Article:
Review: Klown


Klown may be one of the most disgusting movies I’ve seen all year. Not since the salad days of the Farrelly Brothers has there been such a level of gleeful grossness in a two man comedy team, and it’s something that I’ve really missed in comedy today. While Klown isn’t exactly a “gross-out comedy,” it’s definitely a reminder that we don’t get as many of those as we used to. They may have been crass and mostly terrible, but damn it, I loved them.

When Klown is at its grossest, it tends to be at its best. When it’s going for a darker, drier humor, things gets boring very quickly. 

Mikkel Nørgaard
Rating: R
Release Date: July 27th (NYC:  Village East, LA: Cinefamily, Austin: Alamo Drafthouse)

Frank (Frank Hvam) is the squarest man with the squarest face you could imagine. His girlfriend Mia (Mia Lyhne) has learned she is is pregnant and, to Frank’s dismay, plans to abort the baby because she thinks Frank has no potential as a father. To prove that he can be a good father, Frank sort of kidnaps Mia’s young nephew Bo (Marcuz Jess Petersen) and takes him along on a canoe trip with his best friend Casper (Casper Christensen), who has dubbed the voyage the “Tour de Pussy” in the hopes of finding lots of what should be fairly obvious. As the three embark on an increasingly strange trip, Frank has to learn a bit more about himself and learn to be a decent father. He occasionally succeeds. He mostly fails.

In essence, Klown could be compared to HBO’s Curb Your Enthusiasm. Frank is a more hapless, less overtly-terrible Larry David, finding himself in situation after situation he manages to exacerbate with his own terrible decisions, usually made worse thanks to Casper’s desperate search for sex. Bo himself is mostly just a device for Frank to take from place to place and help to set off whatever terrible thing he inflicts upon himself.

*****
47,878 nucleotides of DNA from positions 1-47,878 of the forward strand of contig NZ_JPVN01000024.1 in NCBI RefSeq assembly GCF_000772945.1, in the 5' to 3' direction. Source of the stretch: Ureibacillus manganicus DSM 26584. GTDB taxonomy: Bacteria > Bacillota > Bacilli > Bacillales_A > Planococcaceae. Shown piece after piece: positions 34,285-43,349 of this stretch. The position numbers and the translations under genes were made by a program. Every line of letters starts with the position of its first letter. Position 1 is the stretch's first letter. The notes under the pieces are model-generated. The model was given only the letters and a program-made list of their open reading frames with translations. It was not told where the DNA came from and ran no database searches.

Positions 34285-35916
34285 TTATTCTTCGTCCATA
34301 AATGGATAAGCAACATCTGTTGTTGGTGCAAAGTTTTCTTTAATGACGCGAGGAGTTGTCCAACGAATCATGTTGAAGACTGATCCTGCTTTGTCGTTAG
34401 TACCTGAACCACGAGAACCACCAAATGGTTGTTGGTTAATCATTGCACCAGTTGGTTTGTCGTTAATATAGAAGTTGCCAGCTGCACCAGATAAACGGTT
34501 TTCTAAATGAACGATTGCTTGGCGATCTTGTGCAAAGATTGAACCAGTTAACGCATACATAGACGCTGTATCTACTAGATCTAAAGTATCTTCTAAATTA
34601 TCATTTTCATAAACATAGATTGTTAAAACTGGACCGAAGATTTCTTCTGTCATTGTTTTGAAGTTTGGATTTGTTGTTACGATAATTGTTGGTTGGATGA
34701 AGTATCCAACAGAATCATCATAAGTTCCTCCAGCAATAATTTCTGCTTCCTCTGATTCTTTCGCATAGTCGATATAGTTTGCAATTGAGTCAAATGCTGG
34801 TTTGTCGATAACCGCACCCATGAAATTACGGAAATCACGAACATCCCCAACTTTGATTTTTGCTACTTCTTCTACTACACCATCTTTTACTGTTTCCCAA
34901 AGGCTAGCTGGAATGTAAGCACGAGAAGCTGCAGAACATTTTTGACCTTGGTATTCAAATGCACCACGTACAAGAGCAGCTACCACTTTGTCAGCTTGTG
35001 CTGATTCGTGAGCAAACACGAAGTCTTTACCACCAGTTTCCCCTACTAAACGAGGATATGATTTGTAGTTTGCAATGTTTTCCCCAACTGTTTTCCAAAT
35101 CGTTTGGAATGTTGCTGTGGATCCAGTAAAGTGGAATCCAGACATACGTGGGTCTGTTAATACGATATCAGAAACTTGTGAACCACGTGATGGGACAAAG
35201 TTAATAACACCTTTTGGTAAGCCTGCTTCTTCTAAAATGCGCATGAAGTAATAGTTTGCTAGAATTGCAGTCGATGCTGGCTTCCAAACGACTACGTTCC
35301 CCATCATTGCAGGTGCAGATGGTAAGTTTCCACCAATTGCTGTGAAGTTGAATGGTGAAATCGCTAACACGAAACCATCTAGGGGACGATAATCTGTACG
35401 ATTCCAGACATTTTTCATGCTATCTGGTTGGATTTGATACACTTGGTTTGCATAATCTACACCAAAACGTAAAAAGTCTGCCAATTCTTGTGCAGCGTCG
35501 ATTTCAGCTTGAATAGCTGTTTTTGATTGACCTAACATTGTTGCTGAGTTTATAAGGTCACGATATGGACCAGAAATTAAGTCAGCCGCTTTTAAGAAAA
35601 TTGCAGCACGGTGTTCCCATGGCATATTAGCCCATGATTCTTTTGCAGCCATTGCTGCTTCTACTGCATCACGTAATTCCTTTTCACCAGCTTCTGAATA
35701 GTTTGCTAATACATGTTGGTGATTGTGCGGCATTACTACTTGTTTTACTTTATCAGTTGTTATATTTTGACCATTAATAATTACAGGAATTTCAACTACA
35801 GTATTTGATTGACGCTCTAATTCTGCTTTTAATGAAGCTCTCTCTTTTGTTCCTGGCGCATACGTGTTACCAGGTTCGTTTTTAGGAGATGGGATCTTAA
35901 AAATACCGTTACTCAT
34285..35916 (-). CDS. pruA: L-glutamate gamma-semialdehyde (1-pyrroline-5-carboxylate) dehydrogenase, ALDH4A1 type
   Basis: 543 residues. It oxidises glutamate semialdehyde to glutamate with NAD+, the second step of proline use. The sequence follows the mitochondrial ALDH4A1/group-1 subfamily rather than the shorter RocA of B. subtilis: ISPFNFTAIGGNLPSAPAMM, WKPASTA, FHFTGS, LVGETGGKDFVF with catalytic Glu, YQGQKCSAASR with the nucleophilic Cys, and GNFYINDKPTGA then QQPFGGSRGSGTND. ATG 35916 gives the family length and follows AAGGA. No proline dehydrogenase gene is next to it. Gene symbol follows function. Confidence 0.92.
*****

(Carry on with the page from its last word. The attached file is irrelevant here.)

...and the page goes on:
I’ve been sitting here struggling to write more about this movie, and now I’m resorting to the terrible old tactic of talking about my own writing within a piece. The problem, though, is that Klown‘s pretty dull, at the end of the day. There are these wonderful moments of just pure disgust and hilarity when Frank finds himself in the worst situations, such as accidentally administering that kind of pearl necklace to wholly the wrong person. Moments like that are punctuation marks after long periods of nothing of interest happening. It’s like the writers had this plot for a middling “man discovers he could be a good father” story all laid out, and someone Pollacked it up with some truly disgusting, hilarious moments.

That’s pretty much all there is to say about Klown. The cinematography is handheld and very fly-on-the-wall, possibly lampooning the Dogme 95/Von Trier style, and no one’s performance really sticks out as incredibly nuanced/hilarious. This is a movie that exists, and it doesn’t really do anything special. I’d say it’s the picture of mediocrity.